Federal judge weighs challenge to NH voting law

A federal judge is weighing whether to block a new election law as applying for the first-in-the-nation primary in February.  Shown here, Deputy Secretary of State David Scanlan testified last winter against a bill to replace the law now in dispute (HB 1264) that would inform those who vote here they have to comply with driver's license and auto registration fee laws as all residents do.

CONCORD — The state director of Elizabeth Warren’s presidential campaign, a liberal voting rights group and a college town clerk are backing up the bid of the American Civil Liberties Union of New Hampshire to delay enforcing a law linking voting to residency until after the first-in-the-nation primary.

The ACLU-NH last week asked a federal judge for temporary relief to block enforcing HB 1264 as its lawyers maintain state election and motor vehicle officials have given out conflicting information about what it means.

“Simply put, either the law imposes these motor vehicle obligations on registrants or it does not. The public is entitled to know the state’s specific position as to what HB 1264 does. But because the State is apparently unable or unwilling to make its position clear to the public, certification of these questions may be critical for the public to gain clarity as to what HB 1264 textually does in practice,” wrote ACLU-NH lawyers Henry Klementowicz and Gilles Bissonnette.

The 2018 law that became effective last June states voting amounts to an intent to become a resident, which carries with it the requirement over time to obtain an in-state driver’s license and to pay New Hampshire auto registration fees.

In the past, out-of-state students and soldiers who living here temporarily could still vote and not have to comply with any state residency requirements.

The ACLU urged the federal judge to order a hearing in the state Supreme Court to clear up how the law would be enforced.

Senior Assistant Attorney General Anthony Galdieri said the state opposes this move. He pointed out the ACLU-NH is seeking this relief nine months into the case and not through the traditional legal channels such as a motion for a pre0liminary injunction.

“It is of paramount importance to the defendants, and the state generally, that the integrity and legitimacy of the New Hampshire presidential primary not be questioned based on temporary relief entered in this case, without any showing from the plaintiffs that they are entitled to such relief under the standard preliminary injunction test,” Galdieri said.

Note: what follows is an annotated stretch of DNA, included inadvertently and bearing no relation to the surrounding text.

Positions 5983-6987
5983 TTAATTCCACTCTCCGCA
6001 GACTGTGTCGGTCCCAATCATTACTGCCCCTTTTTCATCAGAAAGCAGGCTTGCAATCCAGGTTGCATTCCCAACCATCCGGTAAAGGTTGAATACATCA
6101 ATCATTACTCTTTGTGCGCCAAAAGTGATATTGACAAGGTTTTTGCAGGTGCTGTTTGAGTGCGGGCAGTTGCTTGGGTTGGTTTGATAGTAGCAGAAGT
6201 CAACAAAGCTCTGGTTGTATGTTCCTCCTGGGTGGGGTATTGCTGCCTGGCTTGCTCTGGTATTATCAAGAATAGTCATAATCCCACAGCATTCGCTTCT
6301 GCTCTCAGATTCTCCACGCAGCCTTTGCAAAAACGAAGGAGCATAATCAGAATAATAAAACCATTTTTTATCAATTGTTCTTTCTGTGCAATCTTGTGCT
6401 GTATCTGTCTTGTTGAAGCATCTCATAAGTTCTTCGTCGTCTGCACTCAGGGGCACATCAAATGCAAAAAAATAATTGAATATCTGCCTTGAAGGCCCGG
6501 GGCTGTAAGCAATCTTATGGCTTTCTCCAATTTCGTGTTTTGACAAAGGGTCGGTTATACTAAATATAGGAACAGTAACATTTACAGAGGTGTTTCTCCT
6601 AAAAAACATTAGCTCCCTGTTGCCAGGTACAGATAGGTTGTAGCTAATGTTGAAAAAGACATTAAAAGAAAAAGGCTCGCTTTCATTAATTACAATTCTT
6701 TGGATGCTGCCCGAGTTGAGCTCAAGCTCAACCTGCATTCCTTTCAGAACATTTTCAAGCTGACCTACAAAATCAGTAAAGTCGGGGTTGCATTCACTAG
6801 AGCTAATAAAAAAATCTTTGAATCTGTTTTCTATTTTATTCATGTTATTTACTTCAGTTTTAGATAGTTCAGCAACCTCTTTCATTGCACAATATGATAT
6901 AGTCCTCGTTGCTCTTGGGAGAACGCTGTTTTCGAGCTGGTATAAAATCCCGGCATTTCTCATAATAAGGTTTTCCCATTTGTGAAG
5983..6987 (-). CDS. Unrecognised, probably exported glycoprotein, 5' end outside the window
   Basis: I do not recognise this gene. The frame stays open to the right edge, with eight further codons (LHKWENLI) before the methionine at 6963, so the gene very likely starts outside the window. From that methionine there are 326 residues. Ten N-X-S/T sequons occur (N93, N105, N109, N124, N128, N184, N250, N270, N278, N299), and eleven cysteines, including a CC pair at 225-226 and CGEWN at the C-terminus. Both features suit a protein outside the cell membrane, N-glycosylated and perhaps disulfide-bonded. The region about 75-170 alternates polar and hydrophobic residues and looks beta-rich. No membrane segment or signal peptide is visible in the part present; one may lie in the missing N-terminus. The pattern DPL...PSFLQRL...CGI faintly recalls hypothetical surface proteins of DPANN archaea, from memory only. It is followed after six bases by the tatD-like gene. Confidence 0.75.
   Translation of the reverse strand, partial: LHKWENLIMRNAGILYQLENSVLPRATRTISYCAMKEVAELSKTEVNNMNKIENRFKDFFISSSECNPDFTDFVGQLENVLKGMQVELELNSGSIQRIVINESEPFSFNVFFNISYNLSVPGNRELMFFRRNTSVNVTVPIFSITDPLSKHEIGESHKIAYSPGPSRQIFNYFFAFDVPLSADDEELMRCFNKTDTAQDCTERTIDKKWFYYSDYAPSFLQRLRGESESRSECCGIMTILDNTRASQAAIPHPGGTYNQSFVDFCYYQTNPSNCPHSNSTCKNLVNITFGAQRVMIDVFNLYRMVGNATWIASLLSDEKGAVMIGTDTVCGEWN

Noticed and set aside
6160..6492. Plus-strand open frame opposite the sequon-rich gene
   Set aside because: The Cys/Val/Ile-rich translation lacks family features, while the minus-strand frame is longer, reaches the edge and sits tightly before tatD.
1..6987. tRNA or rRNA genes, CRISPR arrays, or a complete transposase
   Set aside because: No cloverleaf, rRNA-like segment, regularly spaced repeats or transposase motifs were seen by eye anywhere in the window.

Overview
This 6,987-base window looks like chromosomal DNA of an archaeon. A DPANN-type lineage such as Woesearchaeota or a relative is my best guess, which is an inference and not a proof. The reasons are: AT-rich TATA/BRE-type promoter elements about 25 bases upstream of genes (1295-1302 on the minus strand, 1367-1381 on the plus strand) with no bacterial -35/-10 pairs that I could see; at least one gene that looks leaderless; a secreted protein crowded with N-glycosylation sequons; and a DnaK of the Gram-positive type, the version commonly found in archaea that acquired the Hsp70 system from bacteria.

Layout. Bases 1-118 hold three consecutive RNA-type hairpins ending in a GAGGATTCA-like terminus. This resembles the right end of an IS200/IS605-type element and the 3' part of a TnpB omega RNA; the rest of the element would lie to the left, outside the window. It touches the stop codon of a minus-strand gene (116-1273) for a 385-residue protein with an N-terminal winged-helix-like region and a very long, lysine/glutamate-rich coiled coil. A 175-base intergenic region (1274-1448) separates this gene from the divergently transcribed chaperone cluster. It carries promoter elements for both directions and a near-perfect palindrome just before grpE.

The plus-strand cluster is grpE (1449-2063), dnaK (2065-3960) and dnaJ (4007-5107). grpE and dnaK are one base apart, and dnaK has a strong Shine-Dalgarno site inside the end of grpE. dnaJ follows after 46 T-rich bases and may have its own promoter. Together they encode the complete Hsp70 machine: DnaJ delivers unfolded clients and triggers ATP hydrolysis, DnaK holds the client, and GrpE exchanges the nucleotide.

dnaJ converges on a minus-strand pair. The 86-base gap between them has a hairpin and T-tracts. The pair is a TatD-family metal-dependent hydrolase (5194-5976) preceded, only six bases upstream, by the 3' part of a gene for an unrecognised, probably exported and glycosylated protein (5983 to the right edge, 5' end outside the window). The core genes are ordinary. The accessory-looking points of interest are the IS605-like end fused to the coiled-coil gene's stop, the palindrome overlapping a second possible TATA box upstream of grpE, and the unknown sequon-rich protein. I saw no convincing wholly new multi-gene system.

Gov. Chris Sununu, a two-term Republican, signed HB 1264 into law and vetoed a bill last spring from the Democratically-led Legislature to repeal it.

“New Hampshire now aligns with virtually every other state in requiring residency in order to vote,” Sununu said in his veto message of the bill (SB 67) opposing the law now in dispute.

“The Supreme Court ruled (HB 1264) is constitutional while affirming that New Hampshire had a compelling state interest in seeing the bill enacted.”

Warren’s state campaign director, Elizabeth Wester, submitted an affidavit to the court last Monday. In it she claims her campaign is not fully advising college students on the best course of action due to muddled advice from state officials.

“To date we have been unable to find any clarification from any state officials and are thus unable to adequately advise students on the ramifications of a decision to register to vote in NH,” Wester wrote. “The lack of clarity from the Secretary of State’s office has left a lot of confusion in college campuses across the state.”

The Warren campaign aide said out-of-state resident students can’t get a straight answer about the consequences after if they were to cast a ballot here

“Now it is extremely unclear what happens after they vote if they do not have an NH license and drive a car in anyway in New Hampshire. Students are dedicated to this state and sincerely wish to voice their opinion through their constitutional right to vote,” Wester said.

Kate Corriveau, state director of America Votes, made similar arguments in her own affidavit.

“When we have tried to explain what this actually means in practice, it is nearly impossible,” Corriveau wrote.

“When students have reached out to administrative officials for clarification, they become trapped in a bureaucratic loop of deferment, demonstrating that there is not just confusion on behalf of students, but also there is confusion on the implementation of this bill among town and city clerks, the Department of Motor Vehicles, and the Attorney General’s office.”

Wester, Warren’s campaign director, is a past state director of America Votes.

Hanover Town Clerk Elizabeth McClain told the court in her own statement about two dozen students have asked for advice and agreed with the ACLU that it’s not clear how to proceed.

“Based upon my professional experience, HB 1264 is causing significant confusion and ultimately could cause qualified potential voters to elect not to vote,” she claimed. “This confusion has been amplified by the lack of clarity from state agencies including the Secretary of State’s office.”

Warren’s campaign has plenty of company among the 2020 presidential field in its view about this GOP-pushed law.

Last April, U.S. Sen. Jeanne Shaheen, D-NH, authored a pledge for 2020 Democratic presidential candidates to support doing away with what she called these “voter suppression laws.”

Within 48 hours, 16 candidates had signed it including all those polling in the top 10 of hopefuls here and in other key early states.

Monday, January 27, 2020
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